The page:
Note: If the toolchain was not installed in the OSELAS.Toolchain() default location, PTXdist will not automatically detect it. The toolchain will need to be selected manually, see PTXdist User Manual Section 3.2.4 for additional information.

6.2 Managing Configurations

All source code is located in the BSP-Phytec-phyFLEX-i.MX6-<release-version>/platform-phyFLEX-i.MX6/build-target directory. To help integrate and modify features on the system for both driver development and general settings or carrier board design, it is necessary to know about the files summarized by the following:

  • Linux Kernel Source (linux-3.0.35/)

Board File: linux-3.0.35/arch/arm/mach-mx6/board-mx6q_phyflex.c

  • Barebox Source (barebox-2012.02.0)

Board File: barebox-2012.02.0/arch/arm/boards/phyflex-imx6/board.cDefault Configuration File: barebox-2012.02.0/arch/arm/boards/phyflex-imx6/env/config

Note: The files located in <bsp_install_dir>/platform-phyFLEX-i.MX6/ are not generated until after the first successful build of the BSP.

PTXdist uses the kernel configuration, KConfig, files present throughout the BSP for straightforward user configuration of individual settings and drivers. The platform, kernel, and project’s root filesystem configuration menus will be the most beneficial.

6.2.1 Platform

The platform configuration menu contains the default settings for each platform including what bootloaders, kernel, and filesystem images are to be built and located.

ptxdist-2012.03.0 platformconfig

6.2.2 Kernel

The kernel configuration menu allows the user to adjust the drivers and support included in a Linux kernel build.

ptxdist-2012.03.0 kernelconfig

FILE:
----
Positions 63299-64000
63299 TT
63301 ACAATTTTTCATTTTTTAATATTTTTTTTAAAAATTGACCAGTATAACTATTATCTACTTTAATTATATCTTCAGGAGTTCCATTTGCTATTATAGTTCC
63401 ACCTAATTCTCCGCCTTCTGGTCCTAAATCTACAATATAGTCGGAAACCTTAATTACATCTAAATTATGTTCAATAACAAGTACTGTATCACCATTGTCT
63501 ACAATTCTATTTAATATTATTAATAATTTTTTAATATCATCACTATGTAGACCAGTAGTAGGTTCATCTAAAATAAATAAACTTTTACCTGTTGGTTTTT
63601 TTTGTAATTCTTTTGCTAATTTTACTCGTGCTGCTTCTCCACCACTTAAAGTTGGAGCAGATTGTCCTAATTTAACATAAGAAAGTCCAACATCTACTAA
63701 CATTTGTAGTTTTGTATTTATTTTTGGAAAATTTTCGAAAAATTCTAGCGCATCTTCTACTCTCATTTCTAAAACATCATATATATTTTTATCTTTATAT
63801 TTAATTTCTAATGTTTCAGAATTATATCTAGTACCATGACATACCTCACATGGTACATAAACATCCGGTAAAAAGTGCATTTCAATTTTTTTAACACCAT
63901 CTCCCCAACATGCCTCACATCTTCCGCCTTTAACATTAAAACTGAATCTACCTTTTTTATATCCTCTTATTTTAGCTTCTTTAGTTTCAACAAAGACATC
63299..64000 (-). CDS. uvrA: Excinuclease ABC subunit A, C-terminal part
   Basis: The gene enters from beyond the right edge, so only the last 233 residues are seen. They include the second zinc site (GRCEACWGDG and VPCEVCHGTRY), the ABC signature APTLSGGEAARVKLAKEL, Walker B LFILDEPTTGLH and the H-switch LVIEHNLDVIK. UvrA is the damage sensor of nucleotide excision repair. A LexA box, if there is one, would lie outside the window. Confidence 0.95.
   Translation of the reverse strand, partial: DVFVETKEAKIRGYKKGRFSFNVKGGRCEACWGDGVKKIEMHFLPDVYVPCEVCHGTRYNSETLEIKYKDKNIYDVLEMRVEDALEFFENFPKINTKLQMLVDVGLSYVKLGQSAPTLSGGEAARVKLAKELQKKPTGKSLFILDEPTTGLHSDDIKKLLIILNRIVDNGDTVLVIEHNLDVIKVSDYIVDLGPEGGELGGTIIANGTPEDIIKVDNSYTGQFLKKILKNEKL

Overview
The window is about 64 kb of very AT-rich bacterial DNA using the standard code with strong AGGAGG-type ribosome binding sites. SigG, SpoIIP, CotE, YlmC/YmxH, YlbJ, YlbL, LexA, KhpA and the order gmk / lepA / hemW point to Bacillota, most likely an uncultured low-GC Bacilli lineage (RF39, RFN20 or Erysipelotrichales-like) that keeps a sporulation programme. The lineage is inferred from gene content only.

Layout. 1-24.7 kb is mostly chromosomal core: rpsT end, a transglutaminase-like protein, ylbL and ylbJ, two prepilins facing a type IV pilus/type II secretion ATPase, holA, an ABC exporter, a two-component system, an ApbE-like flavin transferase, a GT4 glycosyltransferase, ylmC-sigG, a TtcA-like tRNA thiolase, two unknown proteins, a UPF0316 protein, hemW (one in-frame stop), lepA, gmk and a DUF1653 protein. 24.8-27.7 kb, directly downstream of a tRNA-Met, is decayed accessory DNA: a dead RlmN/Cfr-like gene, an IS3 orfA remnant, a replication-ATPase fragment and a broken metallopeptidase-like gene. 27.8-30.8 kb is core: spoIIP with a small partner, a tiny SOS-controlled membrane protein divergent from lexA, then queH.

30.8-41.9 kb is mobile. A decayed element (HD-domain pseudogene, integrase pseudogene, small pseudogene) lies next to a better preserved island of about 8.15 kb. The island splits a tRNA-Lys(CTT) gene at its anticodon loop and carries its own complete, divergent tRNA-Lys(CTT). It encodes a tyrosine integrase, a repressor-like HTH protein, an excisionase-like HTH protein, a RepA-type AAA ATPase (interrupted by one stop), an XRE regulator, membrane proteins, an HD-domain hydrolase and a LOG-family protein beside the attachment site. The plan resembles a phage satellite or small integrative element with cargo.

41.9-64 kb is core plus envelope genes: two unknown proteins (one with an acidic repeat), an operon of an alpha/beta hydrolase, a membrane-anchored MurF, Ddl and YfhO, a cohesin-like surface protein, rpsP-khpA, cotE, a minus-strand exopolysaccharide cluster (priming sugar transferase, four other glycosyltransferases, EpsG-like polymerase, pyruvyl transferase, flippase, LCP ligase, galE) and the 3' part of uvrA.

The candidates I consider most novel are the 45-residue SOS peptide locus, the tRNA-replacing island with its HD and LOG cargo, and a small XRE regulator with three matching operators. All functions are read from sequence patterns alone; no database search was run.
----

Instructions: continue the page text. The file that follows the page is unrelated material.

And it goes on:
6.2.3 Root Filesystem

Configuration of the project’s filesystem can be done in the overall menuconfig. By toggling the options in the base configuration, the applications and content built into the filesystem can be modified directly. This allows both minimal and more complete filesystem builds to be created easily.

ptxdist-2012.03.0 menuconfig

6.3 Building Images

Building and creating images with PTXdist is very simple. All the required steps to download sources and build packages in the correct order are done using the ptxdist go command. Following a successful build, the ptxdist images command will create images to deploy on the target.

ptxdist-2012.03.0 go
ptxdist-2012.03.0 images

The build process relies on obtaining source information from the web, therefore in some cases the content to be downloaded may no longer exist and ptxdist go will fail. If this occurs, check the PHYTEC ftp-server via ftp://ftp.phytec.de/pub/BSP_PACKAGES/EXTERNALS for an alternative download link for the file as it appears in the build output. Download the file and place it in BSP-Phytec-phyFLEX-i.MX6-<release-version>/src directory in its compressed form. After that, restart the build process by calling ptxdist go again. If the package is not available on the FTP, please contact support@phytec.de. We will then take it from our buildserver and upload it onto our ftp-server for you.

It is also possible that ptxdist will download a file that is claimed to be an archive but then is unable to decompress it. This is because the link didn’t deliver the requested archive, but rather HTML containing a message like: “Error - This file has been moved to ...”. Please treat this case in the same way as stated above.